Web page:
Kleihauer–Betke test

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Kleihauer test, showing fetal red blood cells in rose-pink color, while adult red blood cells are only seen as "ghosts".

The Kleihauer–Betke ("KB") test, Kleihauer–Betke ("KB") stain or Kleihauer test, is a blood test used to measure the amount of fetal hemoglobin transferred from a fetus to a mother's bloodstream.[1] It is usually performed on Rhesus-negative mothers to determine the required dose of Rho(D) immune globulin (RhIg) to inhibit formation of Rh antibodies in the mother and prevent Rh disease in future Rh-positive children.[2]

Test details[edit]

The KB test is the standard method of quantitating fetal-maternal hemorrhage (FMH). It takes advantage of the differential resistance of fetal hemoglobin to acid. A standard blood smear is prepared from the mother's blood, and exposed to an acid bath. This removes adult hemoglobin, but not fetal hemoglobin, from the red blood cells. Subsequent staining, using Shepard's method,[3] makes fetal cells (containing fetal hemoglobin) appear rose-pink in color, while adult red blood cells are only seen as "ghosts". 2000 cells are counted under the microscope and a percentage of fetal to maternal cells is calculated.

In those with positive tests, follow up testing at a postpartum check should be done to rule out the possibility of a false positive. This could be caused by a process in the mother which causes persistent elevation of fetal hemoglobin, e.g. sickle cell trait.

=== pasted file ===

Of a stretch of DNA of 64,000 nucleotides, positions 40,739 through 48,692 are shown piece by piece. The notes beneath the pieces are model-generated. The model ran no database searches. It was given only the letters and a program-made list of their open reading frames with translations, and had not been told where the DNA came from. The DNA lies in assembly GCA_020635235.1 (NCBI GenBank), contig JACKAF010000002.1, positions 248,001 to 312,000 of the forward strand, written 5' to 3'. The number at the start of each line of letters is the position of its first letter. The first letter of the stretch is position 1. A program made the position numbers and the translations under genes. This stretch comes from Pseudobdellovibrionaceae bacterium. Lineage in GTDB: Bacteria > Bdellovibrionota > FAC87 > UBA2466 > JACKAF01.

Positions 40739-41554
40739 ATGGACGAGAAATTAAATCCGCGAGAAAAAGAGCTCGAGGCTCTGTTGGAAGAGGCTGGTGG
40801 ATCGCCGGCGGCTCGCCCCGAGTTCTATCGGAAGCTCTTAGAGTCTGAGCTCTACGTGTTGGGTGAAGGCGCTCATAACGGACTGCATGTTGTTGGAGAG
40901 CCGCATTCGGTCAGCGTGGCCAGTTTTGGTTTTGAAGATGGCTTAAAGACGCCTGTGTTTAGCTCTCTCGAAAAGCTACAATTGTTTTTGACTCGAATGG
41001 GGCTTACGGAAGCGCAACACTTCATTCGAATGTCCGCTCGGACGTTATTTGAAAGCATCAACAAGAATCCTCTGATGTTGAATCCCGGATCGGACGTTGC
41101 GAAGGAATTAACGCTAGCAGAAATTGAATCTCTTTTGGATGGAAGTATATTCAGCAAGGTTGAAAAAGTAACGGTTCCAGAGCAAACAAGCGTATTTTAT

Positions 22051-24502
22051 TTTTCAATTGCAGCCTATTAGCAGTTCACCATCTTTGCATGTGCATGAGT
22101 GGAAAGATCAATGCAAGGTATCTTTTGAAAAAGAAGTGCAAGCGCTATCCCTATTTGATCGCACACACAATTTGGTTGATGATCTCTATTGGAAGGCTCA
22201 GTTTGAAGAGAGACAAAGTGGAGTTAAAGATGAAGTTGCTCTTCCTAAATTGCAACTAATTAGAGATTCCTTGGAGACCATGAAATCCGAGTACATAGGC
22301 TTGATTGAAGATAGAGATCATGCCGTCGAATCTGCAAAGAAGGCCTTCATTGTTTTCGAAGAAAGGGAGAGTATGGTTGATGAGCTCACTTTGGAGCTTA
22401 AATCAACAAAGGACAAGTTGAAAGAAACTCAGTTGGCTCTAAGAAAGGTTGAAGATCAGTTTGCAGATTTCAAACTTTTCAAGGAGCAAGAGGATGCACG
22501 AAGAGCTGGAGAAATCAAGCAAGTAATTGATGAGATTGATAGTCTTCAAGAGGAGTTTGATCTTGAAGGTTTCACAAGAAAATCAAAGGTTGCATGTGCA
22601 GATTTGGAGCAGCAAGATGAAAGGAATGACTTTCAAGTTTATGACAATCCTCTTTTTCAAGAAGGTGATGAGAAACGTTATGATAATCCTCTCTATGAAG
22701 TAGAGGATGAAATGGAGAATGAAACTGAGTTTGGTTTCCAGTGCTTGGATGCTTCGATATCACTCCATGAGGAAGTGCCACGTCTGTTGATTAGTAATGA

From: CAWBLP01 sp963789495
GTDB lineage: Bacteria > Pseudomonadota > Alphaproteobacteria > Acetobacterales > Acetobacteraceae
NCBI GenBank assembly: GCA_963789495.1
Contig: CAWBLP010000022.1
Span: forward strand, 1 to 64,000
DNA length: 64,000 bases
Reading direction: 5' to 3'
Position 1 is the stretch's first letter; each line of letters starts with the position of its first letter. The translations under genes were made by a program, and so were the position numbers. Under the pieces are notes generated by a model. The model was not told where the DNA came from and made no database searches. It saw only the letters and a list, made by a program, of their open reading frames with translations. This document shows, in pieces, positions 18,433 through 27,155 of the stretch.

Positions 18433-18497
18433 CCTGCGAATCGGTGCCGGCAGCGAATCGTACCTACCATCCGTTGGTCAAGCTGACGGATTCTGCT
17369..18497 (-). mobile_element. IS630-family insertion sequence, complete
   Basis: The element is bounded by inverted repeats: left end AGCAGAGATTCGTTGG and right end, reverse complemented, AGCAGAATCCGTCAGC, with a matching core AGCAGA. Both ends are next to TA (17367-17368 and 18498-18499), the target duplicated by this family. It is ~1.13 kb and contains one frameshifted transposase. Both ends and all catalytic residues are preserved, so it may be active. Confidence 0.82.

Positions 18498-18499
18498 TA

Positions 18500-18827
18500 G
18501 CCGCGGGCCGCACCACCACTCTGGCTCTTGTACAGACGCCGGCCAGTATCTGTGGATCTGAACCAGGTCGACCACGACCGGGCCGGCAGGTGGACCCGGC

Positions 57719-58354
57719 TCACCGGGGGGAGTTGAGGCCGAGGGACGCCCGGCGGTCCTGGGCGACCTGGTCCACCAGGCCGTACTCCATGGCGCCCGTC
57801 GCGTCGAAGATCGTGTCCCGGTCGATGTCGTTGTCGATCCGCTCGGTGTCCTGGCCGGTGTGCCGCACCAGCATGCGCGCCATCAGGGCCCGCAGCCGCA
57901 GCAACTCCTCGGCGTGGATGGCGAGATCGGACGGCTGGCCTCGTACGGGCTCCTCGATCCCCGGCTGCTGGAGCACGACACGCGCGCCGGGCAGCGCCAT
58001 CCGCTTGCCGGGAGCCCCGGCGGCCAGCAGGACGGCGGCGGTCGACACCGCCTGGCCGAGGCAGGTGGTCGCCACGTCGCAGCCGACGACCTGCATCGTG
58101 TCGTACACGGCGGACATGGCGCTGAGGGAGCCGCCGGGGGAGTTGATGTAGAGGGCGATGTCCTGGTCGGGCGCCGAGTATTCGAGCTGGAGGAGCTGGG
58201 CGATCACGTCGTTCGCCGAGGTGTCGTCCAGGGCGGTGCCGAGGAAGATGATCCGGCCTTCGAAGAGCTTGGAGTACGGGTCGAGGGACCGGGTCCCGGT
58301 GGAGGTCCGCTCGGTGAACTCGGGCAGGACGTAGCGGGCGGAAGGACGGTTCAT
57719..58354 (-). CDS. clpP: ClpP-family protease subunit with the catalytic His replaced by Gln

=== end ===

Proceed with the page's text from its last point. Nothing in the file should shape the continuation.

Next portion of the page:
Comparison with other more expensive or technologically advanced methods such as flow cytometry has shown that the KB stain, like the more advanced methods, is sensitive in its detection of FMH.[1] Background counting errors can result in estimates of as much as 5 ml fetal blood loss when there actually is no such blood loss, but standard methods available in most laboratories admit an extremely low probability of the return of a false positive when more severe FMH has taken place.

Uses[edit]

Fetal–maternal hemorrhage severity estimation[edit]

To determine if a positive test for FMH indicates the likely cause of fetal death, the percent of total fetal blood volume lost should be calculated, making appropriate adjustments based on the following known relationships:

    • the size of a fetal red blood cell is 1.22 times that of an adult red blood cell;
    • the KB stain is known to have a mean success rate of 92% in detecting fetal red blood cells;
    • in a woman at or near term in her pregnancy, the mean volume of maternal red blood cells is approximately 1800 ml;
    • the mean fetal hematocrit is 50%; and
    • at stillbirth, the mean fetal blood volume is 150 \frac{ml}{kg}

These constraints can then be applied to yield the formula

PFB = \frac{(3200)(FC)}{(FW)(MC)}

where

    • PFB is the percentage of fetal blood lost;
    • FC is the observed number of fetal red blood cells;
    • MC is the observed number of maternal red blood cells (N.B. we have that MC = TC - FC, where TC is the total observed number of red blood cells, both maternal and fetal);
    • FW is the stillbirth weight of the fetus in kilograms.

Stillbirth resolution[edit]